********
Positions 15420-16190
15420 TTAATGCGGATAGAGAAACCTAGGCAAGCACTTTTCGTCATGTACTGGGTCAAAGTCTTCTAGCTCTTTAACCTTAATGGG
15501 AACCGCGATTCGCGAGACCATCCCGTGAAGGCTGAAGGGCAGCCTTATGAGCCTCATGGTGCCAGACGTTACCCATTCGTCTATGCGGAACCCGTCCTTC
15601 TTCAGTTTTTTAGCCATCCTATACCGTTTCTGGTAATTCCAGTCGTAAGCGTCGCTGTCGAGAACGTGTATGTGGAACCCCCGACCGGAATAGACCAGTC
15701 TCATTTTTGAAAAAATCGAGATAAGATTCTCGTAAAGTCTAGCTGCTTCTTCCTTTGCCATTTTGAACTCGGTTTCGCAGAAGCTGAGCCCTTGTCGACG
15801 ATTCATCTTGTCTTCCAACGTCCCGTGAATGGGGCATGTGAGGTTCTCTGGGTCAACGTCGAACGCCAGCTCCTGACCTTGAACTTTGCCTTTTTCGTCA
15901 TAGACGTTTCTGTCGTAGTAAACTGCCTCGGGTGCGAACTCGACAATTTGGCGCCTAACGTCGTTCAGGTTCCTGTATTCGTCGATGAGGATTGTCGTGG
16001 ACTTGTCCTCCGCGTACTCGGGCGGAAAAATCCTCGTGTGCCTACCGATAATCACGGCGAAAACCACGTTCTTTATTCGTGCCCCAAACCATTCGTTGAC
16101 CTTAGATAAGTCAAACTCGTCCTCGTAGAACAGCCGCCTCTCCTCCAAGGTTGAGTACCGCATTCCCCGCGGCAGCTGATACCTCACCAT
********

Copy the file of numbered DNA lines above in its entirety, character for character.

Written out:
Positions 15420-16190
15420 TTAATGCGGATAGAGAAACCTAGGCAAGCACTTTTCGTCATGTACTGGGTCAAAGTCTTCTAGCTCTTTAACCTTAATGGG
15501 AACCGCGATTCGCGAGACCATCCCGTGAAGGCTGAAGGGCAGCCTTATGAGCCTCATGGTGCCAGACGTTACCCATTCGTCTATGCGGAACCCGTCCTTC
15601 TTCAGTTTTTTAGCCATCCTATACCGTTTCTGGTAATTCCAGTCGTAAGCGTCGCTGTCGAGAACGTGTATGTGGAACCCCCGACCGGAATAGACCAGTC
15701 TCATTTTTGAAAAAATCGAGATAAGATTCTCGTAAAGTCTAGCTGCTTCTTCCTTTGCCATTTTGAACTCGGTTTCGCAGAAGCTGAGCCCTTGTCGACG
15801 ATTCATCTTGTCTTCCAACGTCCCGTGAATGGGGCATGTGAGGTTCTCTGGGTCAACGTCGAACGCCAGCTCCTGACCTTGAACTTTGCCTTTTTCGTCA
15901 TAGACGTTTCTGTCGTAGTAAACTGCCTCGGGTGCGAACTCGACAATTTGGCGCCTAACGTCGTTCAGGTTCCTGTATTCGTCGATGAGGATTGTCGTGG
16001 ACTTGTCCTCCGCGTACTCGGGCGGAAAAATCCTCGTGTGCCTACCGATAATCACGGCGAAAACCACGTTCTTTATTCGTGCCCCAAACCATTCGTTGAC
16101 CTTAGATAAGTCAAACTCGTCCTCGTAGAACAGCCGCCTCTCCTCCAAGGTTGAGTACCGCATTCCCCGCGGCAGCTGATACCTCACCAT